“I don’t think we can look at the cutbacks of the Police Department as no problem, and something that can just be balanced out,” Donchess said. “If we cannot provide safety to our schools and our downtown … to me that means we don’t have any money for new things.”

Ward 9 Alderman Dan Moriarity also questioned whether the city could afford to buy the parcels, as the city has recently bonded over a million dollars for fire truck purchases, among other bonds.

Lozeau said the city is investing in its infrastructure properly and has been using the right balance of cash and bonds. She urged the aldermen to focus on the short-term goal of acquiring the parcels, before tackling the costs associated with the long-term vision.

Five hundred thousand dollars has been proposed for appropriation from the city’s “Pennichuck Acquisition Fund” to purchase 836 and 844 W. Hollis St. from the Docos Family Revocable Trust of 2009, according to the resolution.

Another $150,000 has been proposed for appropriation from the fiscal 2012 general contingency fund to buy 848 W. Hollis St. from Robert and Gail Brown of Indiantown, Fla.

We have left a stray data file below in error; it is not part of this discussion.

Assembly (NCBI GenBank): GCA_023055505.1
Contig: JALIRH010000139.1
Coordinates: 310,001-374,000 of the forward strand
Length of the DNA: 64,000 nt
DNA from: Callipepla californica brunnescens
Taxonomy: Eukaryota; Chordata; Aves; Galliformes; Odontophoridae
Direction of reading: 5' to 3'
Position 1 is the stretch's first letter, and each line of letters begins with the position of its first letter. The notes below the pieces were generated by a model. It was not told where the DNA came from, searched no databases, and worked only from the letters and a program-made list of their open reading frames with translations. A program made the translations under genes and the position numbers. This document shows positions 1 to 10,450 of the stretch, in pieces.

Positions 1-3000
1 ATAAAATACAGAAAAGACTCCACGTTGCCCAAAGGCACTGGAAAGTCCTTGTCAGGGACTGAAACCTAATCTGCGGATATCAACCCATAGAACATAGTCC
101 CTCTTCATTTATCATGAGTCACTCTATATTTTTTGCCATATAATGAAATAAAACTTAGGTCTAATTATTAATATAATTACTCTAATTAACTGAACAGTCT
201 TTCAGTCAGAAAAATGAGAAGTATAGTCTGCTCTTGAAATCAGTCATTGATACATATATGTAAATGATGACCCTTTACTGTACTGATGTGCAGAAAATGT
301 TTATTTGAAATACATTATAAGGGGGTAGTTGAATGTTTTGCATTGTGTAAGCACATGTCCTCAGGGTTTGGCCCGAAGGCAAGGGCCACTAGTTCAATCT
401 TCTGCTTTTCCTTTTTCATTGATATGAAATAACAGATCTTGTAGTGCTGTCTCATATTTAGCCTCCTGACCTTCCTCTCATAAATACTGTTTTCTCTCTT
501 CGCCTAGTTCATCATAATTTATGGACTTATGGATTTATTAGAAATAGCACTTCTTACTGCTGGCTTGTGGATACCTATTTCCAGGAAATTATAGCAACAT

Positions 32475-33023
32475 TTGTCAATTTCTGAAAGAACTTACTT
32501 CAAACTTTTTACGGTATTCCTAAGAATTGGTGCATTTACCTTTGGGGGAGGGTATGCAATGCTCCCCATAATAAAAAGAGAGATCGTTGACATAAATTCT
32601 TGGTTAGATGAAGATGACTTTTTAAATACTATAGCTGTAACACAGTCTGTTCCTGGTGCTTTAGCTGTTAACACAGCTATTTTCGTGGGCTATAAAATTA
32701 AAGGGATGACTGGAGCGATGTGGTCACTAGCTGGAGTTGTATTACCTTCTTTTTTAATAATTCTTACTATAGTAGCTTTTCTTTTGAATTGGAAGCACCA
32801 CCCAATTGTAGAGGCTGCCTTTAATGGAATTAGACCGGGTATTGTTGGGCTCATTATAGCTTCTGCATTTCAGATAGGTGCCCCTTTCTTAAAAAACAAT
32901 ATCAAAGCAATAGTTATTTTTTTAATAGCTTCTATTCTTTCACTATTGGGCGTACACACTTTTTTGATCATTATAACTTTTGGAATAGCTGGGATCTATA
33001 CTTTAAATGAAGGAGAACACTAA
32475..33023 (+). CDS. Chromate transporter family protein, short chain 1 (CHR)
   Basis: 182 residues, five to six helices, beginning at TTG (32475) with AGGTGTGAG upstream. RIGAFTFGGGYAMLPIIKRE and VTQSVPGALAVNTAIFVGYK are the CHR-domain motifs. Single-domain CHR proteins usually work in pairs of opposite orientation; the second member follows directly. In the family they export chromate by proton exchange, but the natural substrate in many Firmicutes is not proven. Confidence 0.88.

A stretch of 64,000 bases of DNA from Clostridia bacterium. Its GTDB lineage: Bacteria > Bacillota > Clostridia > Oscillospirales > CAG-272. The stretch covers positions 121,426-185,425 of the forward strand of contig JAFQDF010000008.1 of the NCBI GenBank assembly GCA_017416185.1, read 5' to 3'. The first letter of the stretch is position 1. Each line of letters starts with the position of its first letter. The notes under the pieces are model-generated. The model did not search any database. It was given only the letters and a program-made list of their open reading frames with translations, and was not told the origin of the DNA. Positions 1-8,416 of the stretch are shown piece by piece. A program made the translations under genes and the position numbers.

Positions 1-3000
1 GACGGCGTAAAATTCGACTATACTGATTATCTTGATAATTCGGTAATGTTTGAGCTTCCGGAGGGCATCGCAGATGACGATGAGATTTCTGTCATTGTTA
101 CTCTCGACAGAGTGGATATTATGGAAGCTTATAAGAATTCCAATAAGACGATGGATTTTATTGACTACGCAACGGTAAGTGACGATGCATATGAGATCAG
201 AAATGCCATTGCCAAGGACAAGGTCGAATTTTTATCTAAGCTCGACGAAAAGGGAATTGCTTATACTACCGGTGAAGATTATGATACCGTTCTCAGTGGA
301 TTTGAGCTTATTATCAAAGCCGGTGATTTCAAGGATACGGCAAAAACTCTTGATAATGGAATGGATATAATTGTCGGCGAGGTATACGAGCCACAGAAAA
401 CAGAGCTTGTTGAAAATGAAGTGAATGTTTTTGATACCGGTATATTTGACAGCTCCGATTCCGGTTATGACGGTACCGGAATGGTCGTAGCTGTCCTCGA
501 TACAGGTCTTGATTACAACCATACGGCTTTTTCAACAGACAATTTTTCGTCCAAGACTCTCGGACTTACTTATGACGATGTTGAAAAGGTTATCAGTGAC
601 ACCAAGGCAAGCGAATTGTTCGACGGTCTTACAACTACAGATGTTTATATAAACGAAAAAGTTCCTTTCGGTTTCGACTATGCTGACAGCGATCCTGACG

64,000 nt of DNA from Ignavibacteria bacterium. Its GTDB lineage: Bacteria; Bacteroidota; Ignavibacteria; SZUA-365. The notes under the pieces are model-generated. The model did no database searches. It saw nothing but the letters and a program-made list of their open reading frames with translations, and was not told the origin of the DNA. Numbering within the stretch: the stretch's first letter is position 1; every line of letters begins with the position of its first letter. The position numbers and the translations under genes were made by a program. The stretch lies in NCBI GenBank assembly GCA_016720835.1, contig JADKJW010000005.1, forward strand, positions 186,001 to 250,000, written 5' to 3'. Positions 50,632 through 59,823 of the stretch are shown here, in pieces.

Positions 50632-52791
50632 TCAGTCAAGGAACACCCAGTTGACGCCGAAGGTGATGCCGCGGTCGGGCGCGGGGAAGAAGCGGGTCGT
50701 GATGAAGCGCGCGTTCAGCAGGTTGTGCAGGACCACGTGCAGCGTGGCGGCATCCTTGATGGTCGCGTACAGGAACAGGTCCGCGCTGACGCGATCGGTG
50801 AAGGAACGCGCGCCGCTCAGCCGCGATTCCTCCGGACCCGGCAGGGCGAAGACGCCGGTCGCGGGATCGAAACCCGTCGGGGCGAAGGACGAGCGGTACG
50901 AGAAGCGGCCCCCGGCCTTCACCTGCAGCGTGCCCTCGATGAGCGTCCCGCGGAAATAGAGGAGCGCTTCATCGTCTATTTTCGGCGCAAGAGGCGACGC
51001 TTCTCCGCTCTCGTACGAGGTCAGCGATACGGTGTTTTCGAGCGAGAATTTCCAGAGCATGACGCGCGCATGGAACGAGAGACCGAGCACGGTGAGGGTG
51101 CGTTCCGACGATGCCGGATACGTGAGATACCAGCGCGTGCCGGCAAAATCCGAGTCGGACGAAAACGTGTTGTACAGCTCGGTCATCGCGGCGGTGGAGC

Lozeau said the city could acquire the properties for about $200,000 less than their combined assessed values, and at almost half what their original market prices were when the property owners first approached the city about selling the land.

“It was on the market for $1.2 million for two of the parcels, so to be in a position to be looking at buying three of the parcels for half that price, I think is a good thing,” Lozeau said.

The resolution to acquire the parcels was first introduced as new business at the aldermen’s meeting March 13. The Infrastructure and the Planning Board will review the resolution April 12 before the full board votes on it. To pass, it will require 10 votes in favor.

At a March 15 Trestle Brook Neighborhood Crime Watch meeting, Lozeau and Alderman Mike Tabacsko, who represents the neighborhood, shared the plans with residents.

Tabacsko said the few who attended the meeting were “very amenable” to the idea of the city offices moving in.